REvil Members Arrested in Russia & Cyberattack Against Ukraine
This weekly cybersecurity news overview provides a brief recap of the most important and interesting stories that dominated headlines in the past seven days.Views: 7.9k Read Time: 2 min.
Russia's Federal Security Service arrests several members of the Revil ransomware gang
Federal Security Service (FSB), Russia’s intelligence agency, arrested several people linked to the REvil gang known for a series of high-profile ransomware attacks against multiple companies across the world, as well as critical infrastructure entities and healthcare organizations.
As part of the sting operation, the law enforcement agency carried out raids at 25 addresses in several cities in Russia. As a result, it detained more than a dozen of alleged members of the REvil group. According to the FSB, the arrests were made at the request of the US authorities.
The agency also seized numerous assets belonging to the suspects. These include the equivalent of over $6 million in various currencies, luxury cars, computer equipment and cryptowallets involved in REvil’s operations.
Massive cyberattack hits government websites in Ukraine
Websites of multiple government agencies in Ukraine were temporarily disabled following a large-scale website-defacing cyberattack that took place last week. The attack targeted more than 70 government websites, including those of the Cabinet of Ministers, the ministry of foreign affairs, ministries of energy, sports, and others.
At least some of the compromised sites displayed a provocative message, written in Ukrainian, Russian, and Polish, claiming that citizens’ personal data was made public “and to expect the worst.” Following the cyberattacks, the Security Service of Ukraine released a statement saying that no personal data had been compromised and the affected government websites had been fully restored.
Around the same time, Microsoft revealed it found destructive malware in the systems of some Ukrainian government entities, non-profit and IT organizations. The malware, dubbed ‘WhisperGate’ by Microsoft’s MSTIC team, was first discovered on January 13, 2022 on victim systems in Ukraine. While masquerading as ransomware, WhisperGate, however, lacks a ransom recovery mechanism, and appears to be the data-wiping malware.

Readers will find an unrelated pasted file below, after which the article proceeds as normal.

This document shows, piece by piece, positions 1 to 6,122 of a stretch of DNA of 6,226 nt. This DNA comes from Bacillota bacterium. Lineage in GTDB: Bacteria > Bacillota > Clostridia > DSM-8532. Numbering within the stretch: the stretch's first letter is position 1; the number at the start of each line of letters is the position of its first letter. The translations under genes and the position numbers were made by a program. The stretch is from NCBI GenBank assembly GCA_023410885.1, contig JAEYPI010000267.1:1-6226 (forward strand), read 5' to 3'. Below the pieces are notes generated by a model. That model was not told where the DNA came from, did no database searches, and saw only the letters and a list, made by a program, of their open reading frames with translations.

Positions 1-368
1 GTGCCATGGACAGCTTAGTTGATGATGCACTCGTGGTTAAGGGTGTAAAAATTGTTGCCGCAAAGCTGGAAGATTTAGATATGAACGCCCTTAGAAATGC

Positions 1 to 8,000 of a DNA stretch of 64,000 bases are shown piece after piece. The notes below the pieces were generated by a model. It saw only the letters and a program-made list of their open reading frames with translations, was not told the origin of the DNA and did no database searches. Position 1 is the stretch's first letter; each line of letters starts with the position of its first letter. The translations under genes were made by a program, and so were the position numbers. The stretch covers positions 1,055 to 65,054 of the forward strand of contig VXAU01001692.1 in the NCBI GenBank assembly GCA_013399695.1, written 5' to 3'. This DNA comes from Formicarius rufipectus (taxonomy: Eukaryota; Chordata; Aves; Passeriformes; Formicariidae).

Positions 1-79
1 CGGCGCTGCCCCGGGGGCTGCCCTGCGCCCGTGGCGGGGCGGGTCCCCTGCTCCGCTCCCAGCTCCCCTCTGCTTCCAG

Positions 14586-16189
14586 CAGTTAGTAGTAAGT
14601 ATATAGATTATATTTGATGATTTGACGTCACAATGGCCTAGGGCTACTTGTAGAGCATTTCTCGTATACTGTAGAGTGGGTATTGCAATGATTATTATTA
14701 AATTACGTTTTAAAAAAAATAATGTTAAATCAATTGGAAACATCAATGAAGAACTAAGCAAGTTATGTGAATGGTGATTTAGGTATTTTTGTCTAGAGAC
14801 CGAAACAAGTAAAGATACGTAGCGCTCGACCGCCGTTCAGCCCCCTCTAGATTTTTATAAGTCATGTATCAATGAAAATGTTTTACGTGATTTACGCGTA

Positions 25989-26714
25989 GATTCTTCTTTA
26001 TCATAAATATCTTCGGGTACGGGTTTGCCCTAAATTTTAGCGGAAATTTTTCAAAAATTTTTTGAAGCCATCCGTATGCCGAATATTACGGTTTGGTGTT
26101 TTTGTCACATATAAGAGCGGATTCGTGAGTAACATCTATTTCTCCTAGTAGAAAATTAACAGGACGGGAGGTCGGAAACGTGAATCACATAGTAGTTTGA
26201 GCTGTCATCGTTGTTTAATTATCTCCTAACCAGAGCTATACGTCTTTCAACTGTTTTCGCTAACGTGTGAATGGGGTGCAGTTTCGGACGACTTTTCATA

Microsoft said it did not find any notable overlaps between this malicious activity, which it is tracking as DEV-0586, and other known threat actors.
International law enforcement operation takes down VPN service favored by cybercrooks
A joint effort of law enforcement authorities in 10 countries resulted in the disruption of VPNLab.net, a virtual private network service often used by cybercriminals to support illicit activities, including ransomware attacks and malware deployment.
Led by German police, the law enforcement action resulted in the seizure or disruption of 15 servers that hosted VPNLab.net’s service, rendering the service unavailable.
China’s Olympic app poses a security risk due to privacy issues
Security researchers at Citizen Lab have warned of a serious flaw in China's MY2022 Olympics app, required to be installed by all attendees to the 2022 Winter Olympic Games in Beijing, including athletes and members of press.
The main issue here is that the app does not validate SSL certificates, which makes it possible to perform a man-in-the-middle attack, and fails to encrypt sensitive data. This is a pretty serious problem as MY2022 collects data like health customs information, including passport details, demographic information, as well as medical and travel history.
Citizen Lab reported their findings to the Beijing Organizing Committee, but received no response.
Test your iOS or Android app for vulnerabilities and privacy issues for free.
Red Cross hit by a sophisticated cyberattack
The International Committee of the Red Cross (ICRC) has disclosed a cybersecurity incident that compromised personal data and confidential information of over 500,000 “highly vulnerable people.” According to the ICRC, the hackers targeted a third party that the organization hires to store the information. The affected data came from at least 60 Red Cross and Red Crescent National Societies across the world.
At present, it is not clear who is responsible for the cyberattack. While there is no evidence that the stolen data has been leaked, the ICRC is asking all involved to “not share, sell, leak or otherwise use this data,” so as not to put vulnerable people at further risk.
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